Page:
Jenn Salling waits for Taylor Smith to finish up with batting practice. This image was taken with a tilt-shift lens that alters the focal plane of the image.
The Huskies might be a little weaker up the middle of the diamond without All-American second baseman Ashley Charters, who hit .447 as a senior last year.
But shortstop Jenn Salling may be able to temper that loss somewhat as a junior this year, her second season – and first full one – with the Huskies after transferring from Oregon.
Salling started 30 games at shortstop and batted third in every regular-season game she played in after becoming eligible at the beginning of spring quarter last year, but looked nothing like the All-American she was at Oregon two seasons prior.
She had red-shirted the 2008 season to play for Canada in the Olympics, then decided to transfer from Oregon and enrolled at a junior college in the Seattle area to become eligible to transfer to the UW.
But it didn’t go so smoothly at first. Salling struggled at the plate, batting just .100 through her first 15 games, leaving some wondering why she was still hitting third in the order.
“I guess taking eight, nine months off, I couldn’t have expected any different,” she said. “It would have been kind of superwoman of me to come in after nine months off and hit, like, .450. I was disappointed, being the competitor that I am.”
Then things started to click. She upped her average from .100 to .270 over the final 15 games, torching opposing pitchers in the postseason to the tune of a .415 average and a team-leading .500 on-base percentage.
That’s probably closer to her true capabilities as a hitter. Salling hit .481 with 14 home runs in her only season at Oregon, and was named a first-team All-American for her efforts.
“I think Jenn understands what she can do within the game of softball at the Division I level,” head coach Heather Tarr said. “Obviously she’s an internationally seasoned player, so she’s a mature player. … Of course, last year, if you looked at her stats, you’re like, ‘What is this girl doing batting third?’ But if you look at her postseason execution and her ability to put the ball in play, obviously you get who she is and what she’s all about.”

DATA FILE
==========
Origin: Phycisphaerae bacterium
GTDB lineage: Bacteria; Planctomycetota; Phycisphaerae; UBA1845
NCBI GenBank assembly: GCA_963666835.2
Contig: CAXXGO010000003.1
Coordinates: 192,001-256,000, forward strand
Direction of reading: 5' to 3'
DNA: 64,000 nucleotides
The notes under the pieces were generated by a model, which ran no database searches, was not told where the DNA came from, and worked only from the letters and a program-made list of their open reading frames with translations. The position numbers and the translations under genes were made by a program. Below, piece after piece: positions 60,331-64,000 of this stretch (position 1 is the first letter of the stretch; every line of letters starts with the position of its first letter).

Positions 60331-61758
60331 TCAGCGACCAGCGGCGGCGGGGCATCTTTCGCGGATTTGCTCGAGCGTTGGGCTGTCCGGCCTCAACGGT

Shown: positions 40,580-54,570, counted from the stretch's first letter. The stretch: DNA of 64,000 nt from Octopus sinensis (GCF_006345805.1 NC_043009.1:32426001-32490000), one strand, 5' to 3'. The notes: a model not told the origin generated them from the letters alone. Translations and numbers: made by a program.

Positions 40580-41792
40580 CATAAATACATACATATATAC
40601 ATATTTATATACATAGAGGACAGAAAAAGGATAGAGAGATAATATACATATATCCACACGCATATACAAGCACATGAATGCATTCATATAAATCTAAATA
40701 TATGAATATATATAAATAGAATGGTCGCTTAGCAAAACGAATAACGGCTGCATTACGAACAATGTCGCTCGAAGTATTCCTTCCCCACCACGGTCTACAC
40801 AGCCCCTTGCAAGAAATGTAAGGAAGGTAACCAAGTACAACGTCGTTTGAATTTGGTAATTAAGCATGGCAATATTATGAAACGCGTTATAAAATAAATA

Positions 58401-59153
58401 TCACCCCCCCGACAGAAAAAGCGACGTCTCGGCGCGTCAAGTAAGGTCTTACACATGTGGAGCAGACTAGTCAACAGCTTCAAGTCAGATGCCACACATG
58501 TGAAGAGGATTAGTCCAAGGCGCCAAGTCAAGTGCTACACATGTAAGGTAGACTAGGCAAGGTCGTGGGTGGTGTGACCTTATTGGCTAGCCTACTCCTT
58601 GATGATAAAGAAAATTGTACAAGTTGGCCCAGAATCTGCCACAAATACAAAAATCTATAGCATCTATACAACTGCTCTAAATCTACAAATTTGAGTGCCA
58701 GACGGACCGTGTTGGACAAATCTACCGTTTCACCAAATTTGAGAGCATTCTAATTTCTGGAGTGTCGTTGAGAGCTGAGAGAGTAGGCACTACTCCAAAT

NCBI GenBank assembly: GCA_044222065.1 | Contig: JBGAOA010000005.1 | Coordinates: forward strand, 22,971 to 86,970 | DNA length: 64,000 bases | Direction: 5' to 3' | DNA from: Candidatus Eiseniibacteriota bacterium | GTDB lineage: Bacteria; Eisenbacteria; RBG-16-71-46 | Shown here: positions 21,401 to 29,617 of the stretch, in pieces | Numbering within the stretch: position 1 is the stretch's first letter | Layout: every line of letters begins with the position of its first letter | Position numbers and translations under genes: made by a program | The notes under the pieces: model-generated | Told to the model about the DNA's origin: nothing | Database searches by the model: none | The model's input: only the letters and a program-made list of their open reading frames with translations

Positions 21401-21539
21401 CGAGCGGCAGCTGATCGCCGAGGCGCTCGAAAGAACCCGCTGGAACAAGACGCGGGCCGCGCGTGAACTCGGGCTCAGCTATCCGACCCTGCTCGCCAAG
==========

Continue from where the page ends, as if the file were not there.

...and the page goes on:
Whatever pop that Salling provides to the Huskies’ lineup could end up being a nice complement to Kimi Pohlman, who was named a top-50 finalist for the USA Softball Collegiate Player of the Year award. Pohlman is made more from the Charters mold; she’s a contact hitter with blazing speed who figures to hit toward the top of the lineup and set the table with her ability to get on base and then steal a couple. She was 20 for 21 on steal attempts as a freshman last year to go along with a .360 batting average.
But even if Pohlman lives on base, it’ll be Salling and the rest of the middle of UW’s order that has to drive her in.
Salling seems up to that task.
“I’m excited,” Salling said. “Like coach Tarr said, the softballs that we go through every day [in practice], it’s crazy. There may not be as much speed, but like she said, the power’s there. … Offensively, we’re pretty sound. I think we’re pretty lucky that way.”
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